How do drug planes work? Or do they exist?

Living out in the country, we would always have low flying planes overhead. My parents always said that it was the police looking for marijuana patches.

How does that work? Do they try to spot them with the naked eye? Or do they have some special apparatus?

I am not tempted to grow my own plants; I’m just curious, thank you very much.

infared signature - quite distinctive, as I understand

It’s also possible that they do spot/confirm them by eye; I have trained myself to be able to recognise quite a variety of native, cultivated and crop plants on or near the roadside from mere glimpses as I drive past (I used to travel a lot in my last job, often as a passenger; I needed something to fill the time) - it’s not terribly hard to do.

A field of something within a field of something else can raise an eyebrow or two.

So can a giant camouflage tent :wink:

Not quite answering the question, but still on-topic:

It’s an article that follws the Sheriff’s Dept. in KY seeking out and burning pot patches, and also the growers themselves. Linked is a teaser, but the paper issue has the whole story. Mila Kunis and Elisha Cuthbert, too. :wink:

On preview: I should make it clear that the articles follows the pot growers as well, not that the Sheriffs burn them.

Low flying planes out in the country…

Yes, some of them are probably law enforcement looking for drugs.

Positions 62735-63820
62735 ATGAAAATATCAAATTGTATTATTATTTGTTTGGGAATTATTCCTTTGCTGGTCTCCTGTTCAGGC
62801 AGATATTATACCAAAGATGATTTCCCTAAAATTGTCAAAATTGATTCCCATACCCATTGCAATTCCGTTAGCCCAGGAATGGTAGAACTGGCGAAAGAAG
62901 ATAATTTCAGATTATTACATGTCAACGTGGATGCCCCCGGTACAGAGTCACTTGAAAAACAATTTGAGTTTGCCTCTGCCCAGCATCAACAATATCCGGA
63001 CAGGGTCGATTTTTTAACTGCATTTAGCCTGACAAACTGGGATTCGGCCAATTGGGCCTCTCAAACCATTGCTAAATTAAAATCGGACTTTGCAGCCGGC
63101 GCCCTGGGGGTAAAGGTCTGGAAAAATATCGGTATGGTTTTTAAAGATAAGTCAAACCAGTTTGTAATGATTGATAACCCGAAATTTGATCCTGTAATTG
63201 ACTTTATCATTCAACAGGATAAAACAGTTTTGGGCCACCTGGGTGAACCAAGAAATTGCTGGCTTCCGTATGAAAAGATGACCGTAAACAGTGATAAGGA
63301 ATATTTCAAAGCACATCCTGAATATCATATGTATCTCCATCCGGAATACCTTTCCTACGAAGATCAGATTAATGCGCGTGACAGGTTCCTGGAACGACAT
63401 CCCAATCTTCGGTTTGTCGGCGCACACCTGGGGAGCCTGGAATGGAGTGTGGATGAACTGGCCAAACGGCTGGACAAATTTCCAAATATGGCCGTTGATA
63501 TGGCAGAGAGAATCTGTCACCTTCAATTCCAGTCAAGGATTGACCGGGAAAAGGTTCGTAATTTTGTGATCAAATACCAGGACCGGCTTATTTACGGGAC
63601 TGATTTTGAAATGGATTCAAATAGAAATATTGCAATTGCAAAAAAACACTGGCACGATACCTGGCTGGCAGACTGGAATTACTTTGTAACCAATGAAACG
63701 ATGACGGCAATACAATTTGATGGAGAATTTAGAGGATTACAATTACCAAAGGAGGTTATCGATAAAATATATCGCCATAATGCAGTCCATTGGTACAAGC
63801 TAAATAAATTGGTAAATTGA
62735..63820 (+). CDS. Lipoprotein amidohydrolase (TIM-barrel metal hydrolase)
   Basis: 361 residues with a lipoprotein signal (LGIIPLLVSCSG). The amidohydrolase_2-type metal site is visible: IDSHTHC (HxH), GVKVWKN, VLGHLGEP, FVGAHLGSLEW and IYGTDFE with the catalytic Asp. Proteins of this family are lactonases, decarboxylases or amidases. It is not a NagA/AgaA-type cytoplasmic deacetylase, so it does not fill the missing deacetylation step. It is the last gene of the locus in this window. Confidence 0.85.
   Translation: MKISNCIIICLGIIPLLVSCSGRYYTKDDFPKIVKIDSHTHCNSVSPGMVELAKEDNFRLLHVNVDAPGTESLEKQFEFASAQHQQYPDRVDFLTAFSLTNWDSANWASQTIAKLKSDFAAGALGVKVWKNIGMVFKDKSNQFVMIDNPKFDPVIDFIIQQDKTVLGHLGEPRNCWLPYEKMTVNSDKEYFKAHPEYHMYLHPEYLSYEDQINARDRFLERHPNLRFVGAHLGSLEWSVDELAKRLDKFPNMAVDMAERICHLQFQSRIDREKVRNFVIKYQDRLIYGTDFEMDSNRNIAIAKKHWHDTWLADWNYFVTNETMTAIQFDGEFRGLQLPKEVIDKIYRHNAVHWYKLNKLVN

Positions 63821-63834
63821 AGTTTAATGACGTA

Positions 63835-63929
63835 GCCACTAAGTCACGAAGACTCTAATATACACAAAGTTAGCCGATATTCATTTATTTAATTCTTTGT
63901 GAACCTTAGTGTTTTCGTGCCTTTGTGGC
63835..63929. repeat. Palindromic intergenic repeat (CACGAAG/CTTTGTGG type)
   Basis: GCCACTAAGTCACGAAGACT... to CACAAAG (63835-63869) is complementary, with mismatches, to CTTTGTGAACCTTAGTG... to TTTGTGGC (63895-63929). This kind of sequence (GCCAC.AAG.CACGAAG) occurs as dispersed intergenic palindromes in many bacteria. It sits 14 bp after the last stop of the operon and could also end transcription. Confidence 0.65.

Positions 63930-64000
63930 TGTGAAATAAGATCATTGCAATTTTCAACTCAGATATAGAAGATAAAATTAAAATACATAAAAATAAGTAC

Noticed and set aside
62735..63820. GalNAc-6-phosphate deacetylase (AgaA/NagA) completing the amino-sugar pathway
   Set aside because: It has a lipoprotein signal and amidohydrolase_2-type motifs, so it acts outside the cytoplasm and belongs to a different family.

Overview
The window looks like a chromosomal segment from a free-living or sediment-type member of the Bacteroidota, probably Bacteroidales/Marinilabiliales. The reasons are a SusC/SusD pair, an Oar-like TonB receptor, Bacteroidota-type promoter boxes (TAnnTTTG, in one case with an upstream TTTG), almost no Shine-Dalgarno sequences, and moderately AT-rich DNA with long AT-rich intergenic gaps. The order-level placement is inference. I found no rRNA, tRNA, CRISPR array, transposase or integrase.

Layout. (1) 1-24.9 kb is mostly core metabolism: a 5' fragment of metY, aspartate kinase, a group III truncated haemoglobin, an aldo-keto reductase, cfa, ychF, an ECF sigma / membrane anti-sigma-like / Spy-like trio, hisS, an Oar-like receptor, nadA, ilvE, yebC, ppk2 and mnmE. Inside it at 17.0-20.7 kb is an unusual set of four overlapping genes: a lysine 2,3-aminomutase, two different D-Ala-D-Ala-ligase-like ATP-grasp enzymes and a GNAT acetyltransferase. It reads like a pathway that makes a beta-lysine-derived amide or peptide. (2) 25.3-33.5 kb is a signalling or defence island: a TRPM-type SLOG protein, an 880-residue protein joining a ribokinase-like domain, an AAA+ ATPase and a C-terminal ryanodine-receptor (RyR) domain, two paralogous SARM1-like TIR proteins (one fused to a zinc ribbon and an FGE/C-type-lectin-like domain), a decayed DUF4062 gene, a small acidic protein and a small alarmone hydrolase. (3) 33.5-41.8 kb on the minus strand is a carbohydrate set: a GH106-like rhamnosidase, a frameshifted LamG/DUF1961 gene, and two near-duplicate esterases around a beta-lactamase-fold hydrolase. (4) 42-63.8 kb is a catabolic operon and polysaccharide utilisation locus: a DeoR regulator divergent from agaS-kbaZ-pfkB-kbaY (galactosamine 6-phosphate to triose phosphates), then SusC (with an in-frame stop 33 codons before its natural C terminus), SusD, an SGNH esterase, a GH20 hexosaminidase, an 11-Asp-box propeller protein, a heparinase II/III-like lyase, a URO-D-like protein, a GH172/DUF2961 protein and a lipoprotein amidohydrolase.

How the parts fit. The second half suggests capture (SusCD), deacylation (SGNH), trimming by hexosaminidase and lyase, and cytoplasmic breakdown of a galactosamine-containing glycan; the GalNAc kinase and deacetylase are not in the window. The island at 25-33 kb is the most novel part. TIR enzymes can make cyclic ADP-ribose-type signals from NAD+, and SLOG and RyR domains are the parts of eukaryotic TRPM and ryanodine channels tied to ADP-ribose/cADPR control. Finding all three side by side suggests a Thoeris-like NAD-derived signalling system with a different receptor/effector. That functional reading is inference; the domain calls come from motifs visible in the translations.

However, there are many other reasons to fly low out in the countryside. Among them: crop dusting, pipeline survey, and flying in and out of tiny, rural airstrips, of which there are a thousand or so scattered across the continent.

And, my typical reason for flying low over cornfields… because I can. Minimum legal altitudes for flight are considerably lower way out in the boondocks.

Lower still, for helicopters! "…Put out my hand and touched a tree. " :smiley:

Okay, serious answer.

Yes, patches of marijuana are found by overflights. Apparently hemp has a colour that tends to be different from legal crops and is easily recognizable by a trained observer. But do law enforcement actually fly around looking for illegal crops? Probably not. Airplanes are expensive to operate. The cost of the aircraft must be absorbed, and you’re paying over $2/gallon for avgas that is burned at a rate of about 9 gph. You also have to figure in insurance and maintenance, and salary for the aircrew. It’s been a long time since I’ve flown a fixed-wing (Broomstick will be helpful here) but I’ll throw out a ballpark figure of about $50/hour to operate a Cessna 172. A helicopter is more expensive. For example, a Bell JetRanger rents for about $495/hr. here. (That includes profit for the FBO, so the actual operating cost is less.) In short, it is not cost-effective to fly around looking for a crop that may not exist.

But if the agency receives intelligence about an illegal crop they can and do often fly over to check it out. Since airspace is public property, they can fly over the suspected site and look for evidence without having to obtain a search warrant. By making overflights in response to “tips”, the agency reduces the costs of operating an aircraft since they A) have an idea that there is something to look for and B) they know approximately where to look. Once a crop is found by aerial observation they may apply for a search warrant (if it’s on private property) to go to the site and gather evidence.